Know Your Members
Strategies to realize greater revenues and profits in tough and competitive times.
Who knows more about their members—you or your competitors? If it’s your competition, chances are good they are presently developing, testing and implementing new, better, more fool-proof ways to entice your members, and your best prospects.
More than ever, getting to know your members at a deep level is the quickest and most effective strategy to maximize your club’s profits, increase member participation and reduce the seemingly inherent risks of business. In any industry, the difference between a $1 million company and a $100 million company is simply the level at which management has dedicated itself to understanding and satisfying customers. Commit yourself to learning everything about your members and then adapt your facility to their lives, dreams, goals and fears. Follow this simple principle and you will seldom worry about new member sales, member satisfaction, retention or referrals!
What’s important is connecting with your members in a way that says, “I know you as well as you know yourself.” You must employ many and varied methods that mold your club to the member. Since most people miss this, allow me to repeat it: You must mold, adapt, shape and fit your club to the member, not ask the member to adapt to your club.
For example, what if you learned that a sizeable percentage of your members are extremely crunched for time, devoted to their careers, travel extensively, commute more than one hour per day, despise obligation, enjoy classes and desire stress relief? Do you believe a half-hour class on “How to Reduce Stress in Eight Minutes or Less While Traveling, Commuting, at Work or at Home” would be a hit? Positively! Most likely, no one else has offered anything like it. In fact, it probably never crossed your members’ minds that they needed such a class until you advertised it! Being intuitive to the needs of your best members is a hallmark of a great company.
Take it a few steps further and add stress relief and travel-related products to your retail shop. Items such as aromatherapy kits, in-flight neck pillows, and books on tape or CD are sure to be popular. How about adding books on how to travel light, popular city attractions, staying fit while on the road, plus the current best sellers? Without a doubt, actions like this show your members that you know them, you listen and you will go beyond the call of “business-as-usual” to make their lives easier and better. Knowing your members inside and out is the lifeblood of your club.
Look around and you will find countless business owners making futile attempts at getting closer to their customers and prospects. Most of these attempts share the same problem: Owners are looking for praise instead of criticism. Although we all love to hear praise for our staff, services, decisions and programming, the real opportunities lie in the criticism. Criticism shows us our weak points, the cracks in our armor and the holes in our strategy.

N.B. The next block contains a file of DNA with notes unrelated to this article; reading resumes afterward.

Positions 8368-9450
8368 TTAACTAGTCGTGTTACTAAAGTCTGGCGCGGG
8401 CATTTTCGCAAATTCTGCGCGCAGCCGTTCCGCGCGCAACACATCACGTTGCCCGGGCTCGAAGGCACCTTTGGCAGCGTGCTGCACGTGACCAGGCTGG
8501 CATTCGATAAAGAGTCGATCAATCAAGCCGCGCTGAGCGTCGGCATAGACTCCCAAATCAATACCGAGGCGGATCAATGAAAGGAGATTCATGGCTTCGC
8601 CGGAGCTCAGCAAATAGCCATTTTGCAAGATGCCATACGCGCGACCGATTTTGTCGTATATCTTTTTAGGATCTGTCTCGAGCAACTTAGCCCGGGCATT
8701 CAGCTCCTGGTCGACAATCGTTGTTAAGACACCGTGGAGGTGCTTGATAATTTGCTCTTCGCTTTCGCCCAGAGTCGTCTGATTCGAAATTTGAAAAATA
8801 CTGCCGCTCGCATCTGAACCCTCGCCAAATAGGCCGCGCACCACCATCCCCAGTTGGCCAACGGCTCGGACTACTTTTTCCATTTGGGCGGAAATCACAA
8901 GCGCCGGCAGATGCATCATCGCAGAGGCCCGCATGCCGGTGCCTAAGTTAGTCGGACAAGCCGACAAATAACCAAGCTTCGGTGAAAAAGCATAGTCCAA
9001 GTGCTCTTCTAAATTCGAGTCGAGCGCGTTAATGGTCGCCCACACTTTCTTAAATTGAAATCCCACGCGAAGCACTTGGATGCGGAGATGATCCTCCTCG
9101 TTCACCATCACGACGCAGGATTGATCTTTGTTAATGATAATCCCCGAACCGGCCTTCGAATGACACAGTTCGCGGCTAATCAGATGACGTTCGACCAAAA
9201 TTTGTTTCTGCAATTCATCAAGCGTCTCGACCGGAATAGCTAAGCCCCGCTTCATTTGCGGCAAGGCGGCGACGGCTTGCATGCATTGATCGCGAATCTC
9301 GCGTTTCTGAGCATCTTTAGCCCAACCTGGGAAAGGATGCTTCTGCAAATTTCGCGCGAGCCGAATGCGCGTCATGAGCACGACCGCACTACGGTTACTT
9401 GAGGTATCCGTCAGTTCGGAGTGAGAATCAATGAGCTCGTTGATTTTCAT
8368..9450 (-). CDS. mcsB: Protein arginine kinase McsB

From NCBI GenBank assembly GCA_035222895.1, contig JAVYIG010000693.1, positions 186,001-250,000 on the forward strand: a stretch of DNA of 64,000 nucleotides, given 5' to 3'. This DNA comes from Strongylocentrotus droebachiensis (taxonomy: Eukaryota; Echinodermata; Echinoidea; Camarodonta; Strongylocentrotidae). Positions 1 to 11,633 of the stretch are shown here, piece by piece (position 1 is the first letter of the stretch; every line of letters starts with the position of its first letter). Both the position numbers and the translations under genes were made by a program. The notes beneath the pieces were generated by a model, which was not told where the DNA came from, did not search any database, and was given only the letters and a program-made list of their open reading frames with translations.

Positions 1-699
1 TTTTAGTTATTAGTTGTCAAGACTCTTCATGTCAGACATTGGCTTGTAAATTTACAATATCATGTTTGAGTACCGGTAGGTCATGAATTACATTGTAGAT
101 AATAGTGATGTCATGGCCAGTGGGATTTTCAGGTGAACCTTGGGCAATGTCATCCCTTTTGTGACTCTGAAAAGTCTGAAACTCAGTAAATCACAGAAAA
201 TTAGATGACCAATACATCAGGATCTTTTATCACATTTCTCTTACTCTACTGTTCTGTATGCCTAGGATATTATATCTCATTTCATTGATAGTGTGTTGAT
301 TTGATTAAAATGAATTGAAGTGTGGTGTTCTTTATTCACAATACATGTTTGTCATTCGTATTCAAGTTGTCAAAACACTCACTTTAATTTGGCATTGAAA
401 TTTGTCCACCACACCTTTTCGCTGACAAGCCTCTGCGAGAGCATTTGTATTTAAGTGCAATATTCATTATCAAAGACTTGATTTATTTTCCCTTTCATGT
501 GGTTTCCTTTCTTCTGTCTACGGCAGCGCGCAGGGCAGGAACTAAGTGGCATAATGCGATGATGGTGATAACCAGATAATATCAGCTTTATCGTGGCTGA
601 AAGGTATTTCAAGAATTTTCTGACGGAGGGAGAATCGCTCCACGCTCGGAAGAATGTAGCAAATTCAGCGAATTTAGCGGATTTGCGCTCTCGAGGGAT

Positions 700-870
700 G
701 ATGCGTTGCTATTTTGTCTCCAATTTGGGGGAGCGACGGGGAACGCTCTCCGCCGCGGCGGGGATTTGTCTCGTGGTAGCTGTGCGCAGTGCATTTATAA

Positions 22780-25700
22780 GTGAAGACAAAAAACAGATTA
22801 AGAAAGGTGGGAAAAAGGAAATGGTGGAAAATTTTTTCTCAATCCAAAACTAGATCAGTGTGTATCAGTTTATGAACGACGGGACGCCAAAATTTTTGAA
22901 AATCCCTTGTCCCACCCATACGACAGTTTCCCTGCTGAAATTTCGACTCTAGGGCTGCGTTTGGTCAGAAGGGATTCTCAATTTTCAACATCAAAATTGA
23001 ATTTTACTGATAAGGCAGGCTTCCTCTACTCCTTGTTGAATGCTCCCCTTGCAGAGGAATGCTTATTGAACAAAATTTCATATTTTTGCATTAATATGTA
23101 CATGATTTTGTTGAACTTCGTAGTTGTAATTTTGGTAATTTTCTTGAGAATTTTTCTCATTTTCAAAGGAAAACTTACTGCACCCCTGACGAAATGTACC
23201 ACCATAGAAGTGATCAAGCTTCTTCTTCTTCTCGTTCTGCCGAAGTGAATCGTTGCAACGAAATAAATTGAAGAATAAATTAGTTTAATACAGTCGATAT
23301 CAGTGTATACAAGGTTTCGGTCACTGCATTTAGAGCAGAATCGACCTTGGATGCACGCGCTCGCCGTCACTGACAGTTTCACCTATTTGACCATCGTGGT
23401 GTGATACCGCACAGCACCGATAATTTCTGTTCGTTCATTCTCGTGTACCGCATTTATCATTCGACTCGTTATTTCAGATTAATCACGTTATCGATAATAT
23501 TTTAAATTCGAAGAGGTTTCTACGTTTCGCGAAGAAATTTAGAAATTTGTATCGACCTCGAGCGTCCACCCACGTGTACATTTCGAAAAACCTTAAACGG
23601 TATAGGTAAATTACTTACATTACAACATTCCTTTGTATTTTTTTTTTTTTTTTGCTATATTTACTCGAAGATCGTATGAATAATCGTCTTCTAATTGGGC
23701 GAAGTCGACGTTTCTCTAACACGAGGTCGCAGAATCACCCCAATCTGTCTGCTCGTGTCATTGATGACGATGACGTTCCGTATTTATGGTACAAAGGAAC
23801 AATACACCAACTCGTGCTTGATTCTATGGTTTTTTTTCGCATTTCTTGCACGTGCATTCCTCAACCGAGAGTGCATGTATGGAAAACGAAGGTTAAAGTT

According to the American Society for Quality Control, overall customer satisfaction in the United States is dropping at a staggering rate. Between 1994 and 1997, the customer satisfaction index of customers buying from 200 large companies in 33 different industries fell 5.1 percent. On average, only 71 percent of the customers surveyed were satisfied. This leaves a substantial 29 percent ready to defect! On which side of the line do your members stand and, more importantly, how do you know?
Empower your club by implementing a quick-response, high-profile complaint recovery system. Don’t sugar coat a complaint by calling it a “suggestion.” Call it what it is—a complaint. Make it amazingly easy for your members to complain about every aspect of the club (and believe me, they will!). Once a member complains, thank him or her right away and resolve the complaint quickly. Publicly display all complaints along with your solutions. All too often, we look for compliments when what we need to grow our businesses are the complaints.
Additionally, many business owners deny the benefits and necessity of professional, objective research. When I conduct consumer research, I aim to uncover the background, relationships, habits, likes, dislikes, dreams, goals, fears and present issues of my clients’ best customers or prospects. I further organize them into groups and subgroups with similar tastes. Just imagine how powerful your business decisions will be when you understand your best members and prospects better than any of your competitors. Imagine how special your customers will feel as you begin to customize your club for their needs, interests and desires.